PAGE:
My father retired from the Army in 1987, so my family moved from Germany to Alabama. We bought a house in East Limestone and after living there only one week the house caught on fire. It also happened to be on Halloween.
The roof collapsed and the house sustained major water damage in several areas. We spent the next three months in a rental home, while our house was being rebuilt.
Every Halloween, we would talk about the fire of ’87. We would reminisce about the amount of damage done by the fire, about how lucky we were that nobody was hurt, and about how so many people helped us during our time of need.
Over the years, the emotional sting diminished and we started to do fun things to commemorate the day. Sometimes, we go out to eat at Firehouse Subs or Smokey’s BBQ. Sometimes, we roast marshmallows.
That’s how a family tragedy became a fun family tradition.
Ben was only six months old, but he would collapse during a walk. He had to be carried home. Our much older dogs were able to complete the walk, so I assumed something was wrong with my poor little puppy.
I took Ben to the local veterinarian, but they could not determine what was going on with him. The doctor thought it could be a genetic heart condition.
Ben was sent to the animal cardiologist in Birmingham, Alabama. We were sitting in the waiting room and Ben fell asleep. When our named was called, I had a hard time getting Ben to stand up, so I started to slide him across the floor. Eventually, Ben stood up and walked into the examining room.
The doctor wanted to do an ultrasound of Ben’s heart. Several workers came in to help get Ben ready for the test. Even though Ben was only six months old, he was already close to 70 pounds and picking him up was a chore.
The workers picked up Ben, flipped him upside-down, and put him into a v-shaped brace. Then they put the jelly stuff on his chest and started the ultrasound. I expected a puppy to resist or at least have something to say about all this. However, Ben just stretched out and went to sleep.
After all the test were completed and the doctor reviewed the results she told me, “Ben is a very sweet and handsome boy, but he appears to suffer from LPS (Lazy Puppy Syndrome). There is nothing wrong with Ben, but he is the laziest dog I have ever seen.”
Today is Ben’s 4th birthday, so I thought it would be appropriate to share pictures of Ben participating in his favorite activity.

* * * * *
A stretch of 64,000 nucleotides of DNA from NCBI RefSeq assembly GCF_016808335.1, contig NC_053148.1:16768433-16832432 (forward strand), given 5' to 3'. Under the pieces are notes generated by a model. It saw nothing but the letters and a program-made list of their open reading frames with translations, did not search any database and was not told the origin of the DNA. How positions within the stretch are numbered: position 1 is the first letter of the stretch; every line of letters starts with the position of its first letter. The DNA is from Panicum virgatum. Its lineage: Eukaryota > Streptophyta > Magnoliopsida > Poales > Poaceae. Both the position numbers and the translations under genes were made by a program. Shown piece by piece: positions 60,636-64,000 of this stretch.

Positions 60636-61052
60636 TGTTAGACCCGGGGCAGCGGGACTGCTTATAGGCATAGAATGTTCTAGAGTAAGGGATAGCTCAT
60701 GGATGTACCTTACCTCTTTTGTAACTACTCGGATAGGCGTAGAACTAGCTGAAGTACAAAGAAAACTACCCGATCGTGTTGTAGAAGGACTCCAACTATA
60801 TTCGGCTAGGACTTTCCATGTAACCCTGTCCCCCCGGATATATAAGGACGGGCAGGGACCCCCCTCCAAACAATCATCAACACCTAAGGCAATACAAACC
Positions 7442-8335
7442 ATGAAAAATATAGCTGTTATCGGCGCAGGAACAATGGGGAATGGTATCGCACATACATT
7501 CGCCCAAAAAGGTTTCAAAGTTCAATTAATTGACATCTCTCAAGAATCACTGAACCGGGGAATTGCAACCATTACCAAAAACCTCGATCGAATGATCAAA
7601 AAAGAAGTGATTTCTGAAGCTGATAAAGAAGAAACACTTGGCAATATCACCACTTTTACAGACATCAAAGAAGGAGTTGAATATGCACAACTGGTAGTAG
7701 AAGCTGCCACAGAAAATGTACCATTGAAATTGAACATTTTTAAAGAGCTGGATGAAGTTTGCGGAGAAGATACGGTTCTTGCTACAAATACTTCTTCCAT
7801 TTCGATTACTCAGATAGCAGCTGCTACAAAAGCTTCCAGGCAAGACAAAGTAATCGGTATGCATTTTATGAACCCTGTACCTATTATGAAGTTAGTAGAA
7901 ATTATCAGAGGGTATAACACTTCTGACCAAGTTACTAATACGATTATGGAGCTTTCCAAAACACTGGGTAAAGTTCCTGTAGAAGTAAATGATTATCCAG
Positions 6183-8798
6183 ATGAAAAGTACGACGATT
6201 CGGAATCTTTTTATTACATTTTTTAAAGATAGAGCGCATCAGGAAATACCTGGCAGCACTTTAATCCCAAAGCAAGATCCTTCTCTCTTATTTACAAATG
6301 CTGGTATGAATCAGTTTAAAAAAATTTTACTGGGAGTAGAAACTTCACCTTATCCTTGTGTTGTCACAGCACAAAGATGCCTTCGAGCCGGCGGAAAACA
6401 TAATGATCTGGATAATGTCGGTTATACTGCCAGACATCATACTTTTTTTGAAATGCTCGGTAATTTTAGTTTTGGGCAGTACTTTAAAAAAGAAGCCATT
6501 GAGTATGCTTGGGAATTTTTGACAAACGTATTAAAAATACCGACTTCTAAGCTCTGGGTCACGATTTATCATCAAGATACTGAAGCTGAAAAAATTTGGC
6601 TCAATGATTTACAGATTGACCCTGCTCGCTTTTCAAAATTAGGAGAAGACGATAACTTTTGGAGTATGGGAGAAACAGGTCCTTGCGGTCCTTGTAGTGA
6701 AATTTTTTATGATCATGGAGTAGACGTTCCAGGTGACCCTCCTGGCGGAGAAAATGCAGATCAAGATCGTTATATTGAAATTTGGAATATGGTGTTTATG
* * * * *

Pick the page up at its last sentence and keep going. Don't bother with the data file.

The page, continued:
Let me die a youngman’s death
not a clean and inbetween
the sheets holywater death
not a famous-last-words
peaceful out of breath death
When I’m 73
and in constant good tumour
may I be mown down at dawn
by a bright red sports car
on my way home
from an allnight party
Or when I’m 91
with silver hair
and sitting in a barber’s chair
may rival gangsters
with hamfisted tommyguns burst in
and give me a short back and insides
Or when I’m 104
and banned from the Cavern
may my mistress
catching me in bed with her daughter
and fearing for her son
cut me up into little pieces
and throw away every piece but one
Let me die a youngman’s death
not a free from sin tiptoe in
candle wax and waning death
not a curtains drawn by angels borne
‘what a nice way to go’ death
About twenty years ago, I was sitting in a benefits meeting at work. The speaker was explaining our new life insurance policy and closed with a time for questions.
The woman next to me raised her hand and asked, “While this life insurance policy cover me if I’m killed while in the act of committing a felony?”
My eyebrows when up and all sorts of stuff was running through my mind. I was wondering what does she normally do during her off time.
That was the strangest question I have ever heard during a business meeting.
Vulnerability is the birthplace of connection and the path to the feeling of worthiness. If it doesn’t feel vulnerable the sharing is probably not constructive. – Brene Brown
Sometimes if you expose your vulnerability, someone else will feel comforted. It’s like we’re all in this boat together. – Tavi Gevinson